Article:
Jeep Compass Review - Research New & Used Jeep Compass Models | Edmunds | Catalog-cars

Jeep Compass Review – Research New & Used Jeep Compass Models | Edmunds

27 Jan 2015 | Author: | Comments Off on Jeep Compass Review – Research New & Used Jeep Compass Models | Edmunds

Jeep Compass

Used Models

Most people think of Jeeps as tough off-road vehicles that love to get muddy, but when the Jeep Compass debuted for 2007, it wasn’t like other Jeeps. It didn’t look rugged, it wasn’t trail-rated, and as far as we could tell, it didn’t even like dirt. Instead, it was a car-based design built for the majority of small-SUV buyers who wanted a fuel-efficient runabout that was easy to drive around suburbia.

Four-wheel drive was available, of course, but it was a single-speed system — enough to get you through a snowstorm and that’s about it.

As you can imagine, Jeep purists didn’t much care for the Compass, which they regarded as the antithesis to all things Jeep. Jeep has taken note, and the latest iteration has revised styling and newfound capabilities that edge the Compass closer to real Jeep status. Even so, the Jeep Compass faces stiff competition among today’s compact, car-based SUVs.

Its low price and interesting features may be compelling at a glance, but for those who dig deeper, its weak engine, modest cargo capacity and compromised seat comfort will likely prove significant liabilities.

Current Jeep Compass

The Jeep Compass is a compact SUV offered in Sport, Latitude and Limited trim levels. Standard equipment includes alloy wheels, full power accessories, cruise control, air-conditioning and an auxiliary audio jack. Stepping up to the Latitude gets you heated front seats, a height-adjustable driver seat and a reclining rear seat, while the Limited gets items like leather upholstery, a power driver seat and satellite radio.

These are optional on the Latitude, while both upper trims can be had with items like a navigation system, Bluetooth and upgraded audio.

Every front-wheel-drive Jeep Compass Sport and Latitude model comes with a 2.0-liter four-cylinder that produces 158 horsepower. A 2.4-liter 172-hp four-cylinder engine is standard on the Limited and all four-wheel-drive Compasses. It is optional on the others. A five-speed manual transmission is standard on the Sport, but everything else gets a continuously variable automatic transmission (CVT).

Acceleration is slow regardless of which engine you opt for, and the 2.4-liter is almost as rough and loud as the smaller engine. Adding the optional four-wheel drive or power-sapping CVT will have the Compass feeling even more lethargic.

Of the two available four-wheel-drive options, the light-duty Freedom Drive I system operates in front-wheel-drive mode under normal conditions and automatically sends power to the rear wheels only when needed. The Freedom-Drive II Off-Road package (available on 4WD versions) includes a low-range mode for the CVT, hill ascent/descent assist and a host of other all-terrain equipment.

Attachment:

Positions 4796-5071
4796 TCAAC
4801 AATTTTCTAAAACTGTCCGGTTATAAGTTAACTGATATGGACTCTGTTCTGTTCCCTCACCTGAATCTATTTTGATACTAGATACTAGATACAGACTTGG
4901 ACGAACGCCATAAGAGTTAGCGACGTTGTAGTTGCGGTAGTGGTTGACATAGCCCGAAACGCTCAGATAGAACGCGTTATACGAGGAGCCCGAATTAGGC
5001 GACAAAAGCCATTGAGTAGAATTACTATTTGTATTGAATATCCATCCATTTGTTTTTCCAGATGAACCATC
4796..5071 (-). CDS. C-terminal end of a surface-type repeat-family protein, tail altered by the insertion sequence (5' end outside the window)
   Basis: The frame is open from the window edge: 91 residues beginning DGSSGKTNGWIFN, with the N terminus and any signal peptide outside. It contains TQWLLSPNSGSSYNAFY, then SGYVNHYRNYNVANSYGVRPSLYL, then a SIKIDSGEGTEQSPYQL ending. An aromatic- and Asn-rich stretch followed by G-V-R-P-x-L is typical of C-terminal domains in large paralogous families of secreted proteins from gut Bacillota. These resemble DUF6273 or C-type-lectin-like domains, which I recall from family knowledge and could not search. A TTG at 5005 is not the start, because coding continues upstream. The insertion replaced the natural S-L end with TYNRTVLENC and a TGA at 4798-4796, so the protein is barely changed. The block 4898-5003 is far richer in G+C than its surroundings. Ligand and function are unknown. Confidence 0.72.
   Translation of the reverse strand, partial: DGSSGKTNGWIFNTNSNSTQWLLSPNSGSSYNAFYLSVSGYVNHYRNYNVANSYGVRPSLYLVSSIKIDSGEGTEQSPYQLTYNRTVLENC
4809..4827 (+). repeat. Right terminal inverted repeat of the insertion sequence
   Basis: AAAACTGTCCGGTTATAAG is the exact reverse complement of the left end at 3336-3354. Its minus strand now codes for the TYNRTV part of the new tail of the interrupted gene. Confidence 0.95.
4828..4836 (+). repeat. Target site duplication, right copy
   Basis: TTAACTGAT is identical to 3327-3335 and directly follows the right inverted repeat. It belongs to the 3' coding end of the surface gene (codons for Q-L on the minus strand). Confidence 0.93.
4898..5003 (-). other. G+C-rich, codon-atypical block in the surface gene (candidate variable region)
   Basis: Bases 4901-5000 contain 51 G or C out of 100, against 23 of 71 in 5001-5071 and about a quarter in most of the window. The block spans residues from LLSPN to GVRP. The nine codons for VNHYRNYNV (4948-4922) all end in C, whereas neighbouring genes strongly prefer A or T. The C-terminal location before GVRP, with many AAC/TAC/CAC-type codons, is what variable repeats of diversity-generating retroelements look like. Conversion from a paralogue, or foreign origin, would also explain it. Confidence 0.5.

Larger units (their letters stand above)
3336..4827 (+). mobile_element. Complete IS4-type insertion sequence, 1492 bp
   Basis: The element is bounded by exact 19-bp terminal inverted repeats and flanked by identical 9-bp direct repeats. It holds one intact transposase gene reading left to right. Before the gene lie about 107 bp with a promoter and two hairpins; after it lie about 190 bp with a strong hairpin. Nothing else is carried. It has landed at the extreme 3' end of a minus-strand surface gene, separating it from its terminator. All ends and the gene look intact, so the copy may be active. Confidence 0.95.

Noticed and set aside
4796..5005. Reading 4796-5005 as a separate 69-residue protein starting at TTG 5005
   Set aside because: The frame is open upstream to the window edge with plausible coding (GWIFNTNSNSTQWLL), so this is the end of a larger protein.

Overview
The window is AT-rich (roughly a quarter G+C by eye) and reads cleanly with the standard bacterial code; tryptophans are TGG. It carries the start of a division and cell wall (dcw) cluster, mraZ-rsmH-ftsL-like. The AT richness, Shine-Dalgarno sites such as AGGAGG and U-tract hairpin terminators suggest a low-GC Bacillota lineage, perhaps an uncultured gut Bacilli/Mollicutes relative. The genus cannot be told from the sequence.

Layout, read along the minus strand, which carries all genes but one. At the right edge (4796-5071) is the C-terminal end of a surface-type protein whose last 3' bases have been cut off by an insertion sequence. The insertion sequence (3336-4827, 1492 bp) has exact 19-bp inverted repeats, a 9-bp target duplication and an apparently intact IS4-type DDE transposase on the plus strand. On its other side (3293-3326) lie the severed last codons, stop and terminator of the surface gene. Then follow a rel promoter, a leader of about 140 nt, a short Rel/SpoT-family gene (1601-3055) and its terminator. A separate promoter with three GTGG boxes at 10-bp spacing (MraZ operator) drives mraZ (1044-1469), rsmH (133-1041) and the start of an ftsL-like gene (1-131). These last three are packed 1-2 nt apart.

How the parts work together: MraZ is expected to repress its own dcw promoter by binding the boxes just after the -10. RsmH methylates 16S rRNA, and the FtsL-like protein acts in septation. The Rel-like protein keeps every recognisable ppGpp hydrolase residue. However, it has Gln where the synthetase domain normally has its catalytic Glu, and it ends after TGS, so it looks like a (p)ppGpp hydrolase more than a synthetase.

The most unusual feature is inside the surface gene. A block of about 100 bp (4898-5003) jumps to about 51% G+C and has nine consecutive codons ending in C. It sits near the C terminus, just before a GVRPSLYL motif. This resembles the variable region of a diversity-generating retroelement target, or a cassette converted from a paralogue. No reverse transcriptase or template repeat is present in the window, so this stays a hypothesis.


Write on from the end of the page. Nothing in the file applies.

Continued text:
In reviews, we found the Jeep Compass to be one of the least appealing compact SUVs. At its core, the Compass still shares its underpinnings with the much-maligned Dodge Caliber hatchback, and suffers from the same weak and noisy powertrains. Its available off-roading ability may make it stand apart, but there are better vehicles available to venture off the beaten path.

Additionally, young families may find this SUV’s low cargo capacity problematic when loading up a stroller and a dog. The Compass offers 22.7 cubic feet of space behind the backseat and just 53.6 cubic feet with the seats folded. Both figures are some of the smallest in the car-based SUV segment.

Used Jeep Compass Models

Introduced for the 2007 model year, the Jeep Compass is in its first generation, but there have been significant changes made. From 2007-’11, the Compass featured different exterior styling that was less indicative of other Jeep models. It was rounder, a little more avant garde, and if we’re to be honest, not very attractive. Prior to an interior overhaul for 2009 that addressed both design and materials quality, the cabin was one of the worst on the market.

It was upgraded yet again for 2011, which was also the first year for the current car’s more capable Freedom Drive II equipment. Changes to the engines and transmission over the years have resulted in smoother, stronger acceleration, but this has never been a Compass strong suit, especially with the 2.0-liter engine.

If you are looking for older years, visit our used Jeep Compass page.

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